At first, when my most recent adventures were fresh in my mind, I was able to fight the quicksand and focus on my goals, plans, and dreams, and train hard for the moment I could pursue them once more. The more I fought it though, the more I seemed to slowly sink, until suddenly I hadn’t even been to the climbing gym in four days. Work made me tired, commuting was a hassle, and I just didn’t feel like doing anything. Now I can deal with a little apathy and loss of motivation, but there was another element that crept into my psyche unexpectedly that proved far more problematic.
The more time that passes since I last climbed outside, the more I can feel the fear of the unknown returning. I get anxious for no reason, I get angry or annoyed at everything, most of my days feel meaningless, I feel my self-confidence weaken, and I feel intimidated by and unworthy of my dreams. Yet the real kicker is that, despite being consciously aware of my own unhappiness in this lifestyle, I am afraid to leave once more. All the people around me working their 9-5 jobs seem to be fulfilled and content, so maybe I could just get used to it, a voice in my mind says. It’s a pretty stark contrast to the real happiness I get in the outdoors, when I can feel it deep in my bones that I am living my best life.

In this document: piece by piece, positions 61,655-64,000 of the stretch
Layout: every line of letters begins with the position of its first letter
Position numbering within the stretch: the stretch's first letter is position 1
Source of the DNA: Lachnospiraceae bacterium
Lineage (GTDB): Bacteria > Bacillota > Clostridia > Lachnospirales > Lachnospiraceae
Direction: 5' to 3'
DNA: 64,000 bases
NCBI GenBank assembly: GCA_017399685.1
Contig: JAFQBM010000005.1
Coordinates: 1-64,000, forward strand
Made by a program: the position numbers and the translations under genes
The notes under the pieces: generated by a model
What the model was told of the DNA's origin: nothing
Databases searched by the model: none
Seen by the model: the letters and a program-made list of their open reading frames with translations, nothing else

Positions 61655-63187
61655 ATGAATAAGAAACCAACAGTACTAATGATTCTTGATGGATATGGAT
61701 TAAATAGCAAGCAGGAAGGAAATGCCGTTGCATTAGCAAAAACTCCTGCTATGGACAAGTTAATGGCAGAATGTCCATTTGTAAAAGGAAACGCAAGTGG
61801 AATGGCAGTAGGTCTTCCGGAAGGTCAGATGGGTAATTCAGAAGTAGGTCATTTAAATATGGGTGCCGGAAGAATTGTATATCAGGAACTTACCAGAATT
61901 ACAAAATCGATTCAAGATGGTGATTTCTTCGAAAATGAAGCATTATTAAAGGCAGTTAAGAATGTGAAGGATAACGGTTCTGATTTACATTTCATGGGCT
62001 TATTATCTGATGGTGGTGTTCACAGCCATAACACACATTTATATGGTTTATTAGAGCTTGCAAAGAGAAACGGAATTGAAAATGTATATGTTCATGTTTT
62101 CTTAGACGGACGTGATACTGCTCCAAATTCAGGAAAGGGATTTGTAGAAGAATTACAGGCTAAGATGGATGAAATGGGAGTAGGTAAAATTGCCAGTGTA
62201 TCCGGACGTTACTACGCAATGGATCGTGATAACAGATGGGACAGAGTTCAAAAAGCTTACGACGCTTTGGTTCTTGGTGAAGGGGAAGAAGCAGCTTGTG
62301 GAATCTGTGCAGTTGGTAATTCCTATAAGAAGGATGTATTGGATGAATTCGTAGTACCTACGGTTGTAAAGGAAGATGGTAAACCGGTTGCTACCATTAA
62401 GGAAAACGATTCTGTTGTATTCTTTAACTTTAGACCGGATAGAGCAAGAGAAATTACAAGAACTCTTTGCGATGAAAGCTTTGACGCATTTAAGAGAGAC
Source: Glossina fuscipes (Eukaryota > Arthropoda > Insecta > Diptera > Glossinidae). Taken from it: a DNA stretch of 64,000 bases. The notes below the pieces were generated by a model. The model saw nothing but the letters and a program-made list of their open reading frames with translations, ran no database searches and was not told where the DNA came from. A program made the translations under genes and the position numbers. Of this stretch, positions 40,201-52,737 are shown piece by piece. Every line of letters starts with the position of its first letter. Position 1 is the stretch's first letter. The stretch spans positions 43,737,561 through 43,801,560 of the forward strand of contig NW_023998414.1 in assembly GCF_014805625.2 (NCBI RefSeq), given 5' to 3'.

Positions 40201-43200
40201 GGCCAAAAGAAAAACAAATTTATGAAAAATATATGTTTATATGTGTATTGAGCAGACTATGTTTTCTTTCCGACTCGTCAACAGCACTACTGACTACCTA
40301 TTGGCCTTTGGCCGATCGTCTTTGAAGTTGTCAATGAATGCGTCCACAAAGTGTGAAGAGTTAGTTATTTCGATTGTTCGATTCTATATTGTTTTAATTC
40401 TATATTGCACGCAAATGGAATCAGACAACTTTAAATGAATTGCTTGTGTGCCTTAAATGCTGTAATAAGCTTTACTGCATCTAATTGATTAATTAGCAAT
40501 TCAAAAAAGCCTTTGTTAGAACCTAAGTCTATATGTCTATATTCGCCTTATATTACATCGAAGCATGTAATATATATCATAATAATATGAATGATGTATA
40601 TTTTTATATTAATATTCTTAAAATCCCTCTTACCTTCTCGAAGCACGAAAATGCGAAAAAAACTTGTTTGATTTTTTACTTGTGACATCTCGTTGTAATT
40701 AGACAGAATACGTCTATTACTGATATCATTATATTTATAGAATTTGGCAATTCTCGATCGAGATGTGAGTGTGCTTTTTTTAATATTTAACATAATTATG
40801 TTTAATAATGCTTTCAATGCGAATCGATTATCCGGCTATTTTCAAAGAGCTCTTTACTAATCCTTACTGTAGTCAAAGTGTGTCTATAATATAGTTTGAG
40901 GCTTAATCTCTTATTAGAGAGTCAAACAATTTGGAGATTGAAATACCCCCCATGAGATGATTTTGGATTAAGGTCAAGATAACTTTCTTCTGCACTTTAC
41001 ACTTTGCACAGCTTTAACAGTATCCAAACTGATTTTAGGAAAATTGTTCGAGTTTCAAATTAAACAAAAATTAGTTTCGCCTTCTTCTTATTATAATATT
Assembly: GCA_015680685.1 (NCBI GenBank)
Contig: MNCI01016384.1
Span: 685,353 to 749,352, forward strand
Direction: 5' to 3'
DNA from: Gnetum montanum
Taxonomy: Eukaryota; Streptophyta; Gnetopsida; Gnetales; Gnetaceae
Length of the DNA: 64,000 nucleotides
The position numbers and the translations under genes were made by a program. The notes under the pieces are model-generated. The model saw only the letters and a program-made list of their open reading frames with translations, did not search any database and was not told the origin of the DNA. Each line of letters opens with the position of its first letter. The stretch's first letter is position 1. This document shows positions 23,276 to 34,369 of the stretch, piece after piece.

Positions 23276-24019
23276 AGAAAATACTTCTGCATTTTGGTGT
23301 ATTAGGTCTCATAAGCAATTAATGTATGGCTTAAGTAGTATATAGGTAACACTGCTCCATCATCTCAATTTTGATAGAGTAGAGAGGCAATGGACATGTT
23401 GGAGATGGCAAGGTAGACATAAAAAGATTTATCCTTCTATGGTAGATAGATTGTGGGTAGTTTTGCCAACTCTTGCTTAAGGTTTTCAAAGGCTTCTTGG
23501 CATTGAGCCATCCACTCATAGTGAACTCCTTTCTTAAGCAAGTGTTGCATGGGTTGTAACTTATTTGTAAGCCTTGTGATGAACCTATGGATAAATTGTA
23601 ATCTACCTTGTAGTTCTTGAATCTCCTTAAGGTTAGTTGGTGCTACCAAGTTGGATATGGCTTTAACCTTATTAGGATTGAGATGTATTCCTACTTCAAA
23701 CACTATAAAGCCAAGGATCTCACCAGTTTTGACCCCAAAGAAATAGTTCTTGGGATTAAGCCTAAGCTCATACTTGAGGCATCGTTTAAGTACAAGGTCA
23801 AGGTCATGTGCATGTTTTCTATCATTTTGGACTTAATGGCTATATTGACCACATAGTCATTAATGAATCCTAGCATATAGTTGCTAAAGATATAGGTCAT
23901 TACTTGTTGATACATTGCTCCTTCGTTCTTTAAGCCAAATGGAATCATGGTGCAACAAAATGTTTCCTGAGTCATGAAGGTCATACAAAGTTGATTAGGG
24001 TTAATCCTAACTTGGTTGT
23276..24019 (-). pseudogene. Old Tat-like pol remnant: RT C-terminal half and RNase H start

All of these feelings tell me the same thing: that the quicksand is sucking me back to The Comfort Zone, saying that fighting for the things that matter so much to me is not worth the risk. It wants me to settle for good enough, and the more separation time puts between me and outdoor climbing, the more I forget just how big the difference is between good enough and as absolutely fucking electrifying life can really be. The more I sink into the sand, the harder it is to remember why I should fight it at all.
Now, I really enjoy a good thought provoking ‘Would You Rather’ question. In Mexico a few weeks ago, someone came up with a great one: Would you rather be able to climb as much as you want for the next ten years, but get a letter grade weaker every year, or only be able to climb once a year, but get a letter grade stronger for ten years? I didn’t have a good answer at the time, because think of the possibilities! By the end of ten years I would be the strongest climber alive, putting up grades that currently don’t even exist. The caveat of only climbing once a year would be an extremely high price to pay however. The alternative seemed equally double-edged, since by the end of those ten years my climbing level would be so low I couldn’t help but wonder if I’d even still feel passionate about the sport at all.
I didn’t have an answer to the question at first, because I had forgotten how big of a difference there is for me between being able to climb as much as I want, and not being able to climb at all. It would be pretty great to progress dramatically for ten years, but if I were truly faced with that ultimatum, at the end of the day the choice would be easy. Nothing in this world makes me feel alive in the way that climbing outside does, and I would climb 5.7 every day for the rest of my life if the alternative was to never touch real rock again.